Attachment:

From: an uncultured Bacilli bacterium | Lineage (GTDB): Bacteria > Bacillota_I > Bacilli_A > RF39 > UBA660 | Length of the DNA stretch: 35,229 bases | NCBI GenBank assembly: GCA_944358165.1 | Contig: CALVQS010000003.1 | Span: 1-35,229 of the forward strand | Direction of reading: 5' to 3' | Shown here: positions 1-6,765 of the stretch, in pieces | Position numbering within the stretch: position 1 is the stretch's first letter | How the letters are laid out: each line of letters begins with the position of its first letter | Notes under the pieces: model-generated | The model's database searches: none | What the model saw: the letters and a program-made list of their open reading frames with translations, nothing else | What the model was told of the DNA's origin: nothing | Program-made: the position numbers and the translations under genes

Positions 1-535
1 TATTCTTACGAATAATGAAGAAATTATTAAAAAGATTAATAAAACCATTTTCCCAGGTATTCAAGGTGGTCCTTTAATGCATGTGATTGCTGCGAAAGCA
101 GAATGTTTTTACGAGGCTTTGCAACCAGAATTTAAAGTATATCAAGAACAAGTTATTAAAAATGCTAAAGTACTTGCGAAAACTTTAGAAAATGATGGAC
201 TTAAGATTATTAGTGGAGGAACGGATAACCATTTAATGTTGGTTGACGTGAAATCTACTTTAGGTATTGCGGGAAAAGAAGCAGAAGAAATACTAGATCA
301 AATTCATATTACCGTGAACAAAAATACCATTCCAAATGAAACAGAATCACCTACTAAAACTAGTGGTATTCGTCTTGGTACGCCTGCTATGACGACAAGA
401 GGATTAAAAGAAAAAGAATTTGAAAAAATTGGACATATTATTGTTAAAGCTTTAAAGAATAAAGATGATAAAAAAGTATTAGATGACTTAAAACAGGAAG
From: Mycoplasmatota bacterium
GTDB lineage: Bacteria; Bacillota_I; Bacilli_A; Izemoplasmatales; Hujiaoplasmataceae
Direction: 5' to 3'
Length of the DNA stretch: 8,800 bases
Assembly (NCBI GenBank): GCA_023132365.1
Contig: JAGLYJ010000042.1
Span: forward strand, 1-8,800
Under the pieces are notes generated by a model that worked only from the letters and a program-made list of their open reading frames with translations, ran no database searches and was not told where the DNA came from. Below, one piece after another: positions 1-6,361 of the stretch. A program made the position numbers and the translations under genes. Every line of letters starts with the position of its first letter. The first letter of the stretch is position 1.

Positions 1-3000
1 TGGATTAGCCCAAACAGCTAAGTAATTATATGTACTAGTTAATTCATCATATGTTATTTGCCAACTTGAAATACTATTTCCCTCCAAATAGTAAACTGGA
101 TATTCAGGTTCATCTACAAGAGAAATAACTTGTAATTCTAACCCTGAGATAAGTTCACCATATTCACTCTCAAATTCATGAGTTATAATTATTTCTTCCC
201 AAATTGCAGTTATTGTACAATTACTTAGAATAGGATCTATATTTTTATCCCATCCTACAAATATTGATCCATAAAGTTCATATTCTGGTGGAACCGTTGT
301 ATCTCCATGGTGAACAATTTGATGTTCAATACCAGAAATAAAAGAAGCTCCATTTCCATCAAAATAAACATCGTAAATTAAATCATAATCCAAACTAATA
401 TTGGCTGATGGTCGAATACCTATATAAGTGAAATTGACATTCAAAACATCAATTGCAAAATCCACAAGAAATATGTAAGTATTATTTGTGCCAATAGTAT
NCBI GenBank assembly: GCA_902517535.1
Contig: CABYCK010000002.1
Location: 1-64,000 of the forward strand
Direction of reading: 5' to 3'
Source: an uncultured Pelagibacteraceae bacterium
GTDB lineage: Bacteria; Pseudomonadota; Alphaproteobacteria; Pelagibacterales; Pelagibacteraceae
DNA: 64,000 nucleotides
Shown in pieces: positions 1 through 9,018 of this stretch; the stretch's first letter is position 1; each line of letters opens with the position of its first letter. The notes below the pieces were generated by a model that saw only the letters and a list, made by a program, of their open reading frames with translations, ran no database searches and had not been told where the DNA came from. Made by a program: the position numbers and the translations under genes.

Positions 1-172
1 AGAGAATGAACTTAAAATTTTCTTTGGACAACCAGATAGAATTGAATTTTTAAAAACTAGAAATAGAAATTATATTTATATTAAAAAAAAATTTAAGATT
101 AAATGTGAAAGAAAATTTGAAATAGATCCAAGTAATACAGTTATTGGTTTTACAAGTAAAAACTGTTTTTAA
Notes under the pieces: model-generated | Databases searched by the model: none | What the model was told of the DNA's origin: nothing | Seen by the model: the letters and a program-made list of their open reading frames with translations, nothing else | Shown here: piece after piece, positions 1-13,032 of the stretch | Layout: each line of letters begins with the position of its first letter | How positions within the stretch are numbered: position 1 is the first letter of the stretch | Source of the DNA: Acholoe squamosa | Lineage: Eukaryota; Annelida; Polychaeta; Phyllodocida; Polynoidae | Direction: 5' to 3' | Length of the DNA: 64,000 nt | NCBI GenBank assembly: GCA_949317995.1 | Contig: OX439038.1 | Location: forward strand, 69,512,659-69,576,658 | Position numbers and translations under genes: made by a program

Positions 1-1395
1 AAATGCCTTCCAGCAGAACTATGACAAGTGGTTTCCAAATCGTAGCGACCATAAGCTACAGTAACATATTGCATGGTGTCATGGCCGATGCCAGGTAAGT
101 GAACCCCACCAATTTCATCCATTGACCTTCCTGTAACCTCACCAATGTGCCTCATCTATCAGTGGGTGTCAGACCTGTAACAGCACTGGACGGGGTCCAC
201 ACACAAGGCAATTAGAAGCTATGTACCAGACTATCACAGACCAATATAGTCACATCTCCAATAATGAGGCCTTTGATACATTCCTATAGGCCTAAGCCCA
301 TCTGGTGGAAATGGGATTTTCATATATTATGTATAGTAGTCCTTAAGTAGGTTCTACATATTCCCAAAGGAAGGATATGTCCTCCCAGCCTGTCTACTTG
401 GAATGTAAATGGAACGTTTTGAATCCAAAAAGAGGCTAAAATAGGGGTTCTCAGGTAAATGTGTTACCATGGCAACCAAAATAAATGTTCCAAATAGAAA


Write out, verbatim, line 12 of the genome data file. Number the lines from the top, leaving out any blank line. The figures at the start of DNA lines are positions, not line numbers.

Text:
Assembly (NCBI GenBank): GCA_023132365.1